Received her Bachelor of Arts in Anthropology from University of California Berkeley (1993) with a minor in Southeast Asian Studies and her Master of Arts (1997) and Ph.D. Candidacy (1999) in Anthropology from University of California San Diego. Her master's research on international migration of women from the Philippines led to her ongoing dissertation study of the psychological and cognitive effects of mothers' migration on children. Her interests include issues of identity, imagination (religion, play, etc.), cross cultural human development, enculturation, and culture change. She has conducted research in Indonesia (ethnic identity of Toba Batak, Sumatra), Malaysia (street artists as agents of acculturation), and in the U.S. (theater as ritual) and participated in group research in Zimbabwe (mother and infant health/nutrition), South Australia (ecology), and Borneo (orangutan behavior and conservation).
Received his Bachelor of Arts and Masters of Arts degrees in Anthropology from the University of Nevada, Reno (1991 and 1996, respectively). He conducted the archival research and prepared the documentation for the permanent historic exhibit at the Pershing County Court House in Lovelock, Nevada. Mr. Carey is currently completing his doctorate at University of New Mexico and teaches TMCC's online ANTH 101 courses.
Community College Professor
Received her Bachelor of Arts degree in Anthropology from San Jose State University (1980) and her Master of Arts and Doctoral degrees in Anthropology from University of North Carolina, Chapel Hill (1986 and 1991, respectively) with specialties in North American paleoethnobotany, ecological anthropology, and North American archaeology. She has conducted research in four regions of North America: the Southwest, California, the Southeast, and the Great Basin. Her research combines ecological, archaeological, and historical data to investigate prehistoric and historic landscapes and traditional land use patterns. Her primary research areas are in the San Francisco Bay Area working in conjunction with Stanford University and the Muwekma Ohlone Tribe and Southern Coastal California. She spent her 2015/2016 sabbatical year working with TMCC students on a research project tied to the Santa Monica Mountains of Southern California. Her current focus is to help engage students, colleagues, and community members in obtaining skill sets and developing strategies that will lead to a more sustainable future. She is currently the TMCC Sustainability Advocate and the college Implementation Liaison for Second Nature.
Received his Bachelor of Arts in Anthropology from University of Maryland (1996) and his Master of Arts in Anthropology from University of Arkansas (2000) with emphasis in archaeology. His research and practice have focused upon public education and outreach, particularly to children and young adults. Mr. Krupicz has worked with numerous museums, including the American Museum of Natural History (New York), Denver Museum of Nature and Science; and most recently he served as Executive Director of the Children's Museum in Carson City, NV. In addition to his work in the non-profit sector, Mr. Krupicz initiated a statewide, archaeological site steward program for the New Mexico Historic Preservation Division (SHPO) and has conducted archaeological fieldwork in 20 states and the Caribbean.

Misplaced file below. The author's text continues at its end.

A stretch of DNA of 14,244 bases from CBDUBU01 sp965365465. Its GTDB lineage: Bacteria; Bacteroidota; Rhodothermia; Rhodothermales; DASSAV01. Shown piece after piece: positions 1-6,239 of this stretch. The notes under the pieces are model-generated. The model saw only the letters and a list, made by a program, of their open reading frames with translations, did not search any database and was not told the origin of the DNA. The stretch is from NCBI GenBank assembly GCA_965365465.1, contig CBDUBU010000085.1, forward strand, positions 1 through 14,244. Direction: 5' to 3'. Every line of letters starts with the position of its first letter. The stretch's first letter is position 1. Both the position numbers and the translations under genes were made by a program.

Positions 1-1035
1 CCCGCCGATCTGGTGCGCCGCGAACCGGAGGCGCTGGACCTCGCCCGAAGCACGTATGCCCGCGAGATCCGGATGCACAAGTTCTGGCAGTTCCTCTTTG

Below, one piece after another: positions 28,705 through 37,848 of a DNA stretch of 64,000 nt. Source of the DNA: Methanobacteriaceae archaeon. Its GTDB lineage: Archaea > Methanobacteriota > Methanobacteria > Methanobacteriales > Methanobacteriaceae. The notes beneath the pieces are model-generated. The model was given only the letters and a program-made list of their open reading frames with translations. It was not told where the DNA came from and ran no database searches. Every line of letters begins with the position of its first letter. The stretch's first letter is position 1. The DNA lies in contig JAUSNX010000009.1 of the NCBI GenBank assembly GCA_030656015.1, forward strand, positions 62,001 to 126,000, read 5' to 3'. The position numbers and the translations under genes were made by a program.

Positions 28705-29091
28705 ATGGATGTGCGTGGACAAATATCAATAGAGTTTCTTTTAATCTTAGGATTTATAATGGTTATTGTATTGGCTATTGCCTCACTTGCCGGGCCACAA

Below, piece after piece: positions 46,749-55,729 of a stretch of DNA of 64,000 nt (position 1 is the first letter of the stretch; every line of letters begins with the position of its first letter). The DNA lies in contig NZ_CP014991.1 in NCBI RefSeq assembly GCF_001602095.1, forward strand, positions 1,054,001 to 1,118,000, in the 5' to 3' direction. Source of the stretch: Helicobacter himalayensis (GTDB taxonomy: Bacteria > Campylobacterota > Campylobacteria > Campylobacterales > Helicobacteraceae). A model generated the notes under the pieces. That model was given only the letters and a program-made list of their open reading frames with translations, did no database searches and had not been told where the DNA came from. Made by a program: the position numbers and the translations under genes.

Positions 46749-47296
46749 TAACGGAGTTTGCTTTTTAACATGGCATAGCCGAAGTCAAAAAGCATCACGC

Program Coordinator and Instructor
Comes to us from Utah Valley University where she was Associate Professor of Anthropology in the Behavioral Science Department. A first-generation college student herself, Dr. Namie is committed to quality undergraduate teaching and the promotion of student scholarship and success. While at UVU, she mentored nearly 40 independent anthropology student research projects, as well as collaborating with students in her own research. Of the three articles she published most recently, all were co-researched with students, one was co-authored with a student, and another accompanied by a documentary film co-produced with students. All three projects sent students to multiple academic and professional conferences, including meetings of the American Anthropological Association (AAA), the Society for Applied Anthropology (SFAA), the National Conference for Undergraduate Research (NCUR), and the Utah Conference for Undergraduate research (UCUR). Dr. Namie also organized Utah’s first undergraduate conference in anthropology and created and served as faculty mentor for her Department’s first peer-reviewed, student-produced undergraduate journal. In addition to teaching and scholarship, Dr. Namie helped build the anthropology program at UVU, including serving as Program Coordinator, creating and revising curriculum, hiring and training adjunct faculty, and developing assessment tools. She also served on the university’s Institutional Review Board and was a Global/Intercultural Fellow, assisting in the creation and assessment of courses, training, and initiatives aimed at increasing openness to diversity and an atmosphere of inclusion on campus. Dr. Namie’s research interests are in the areas of food, gender, media, health, and changing attitudes towards water use in the intermountain west.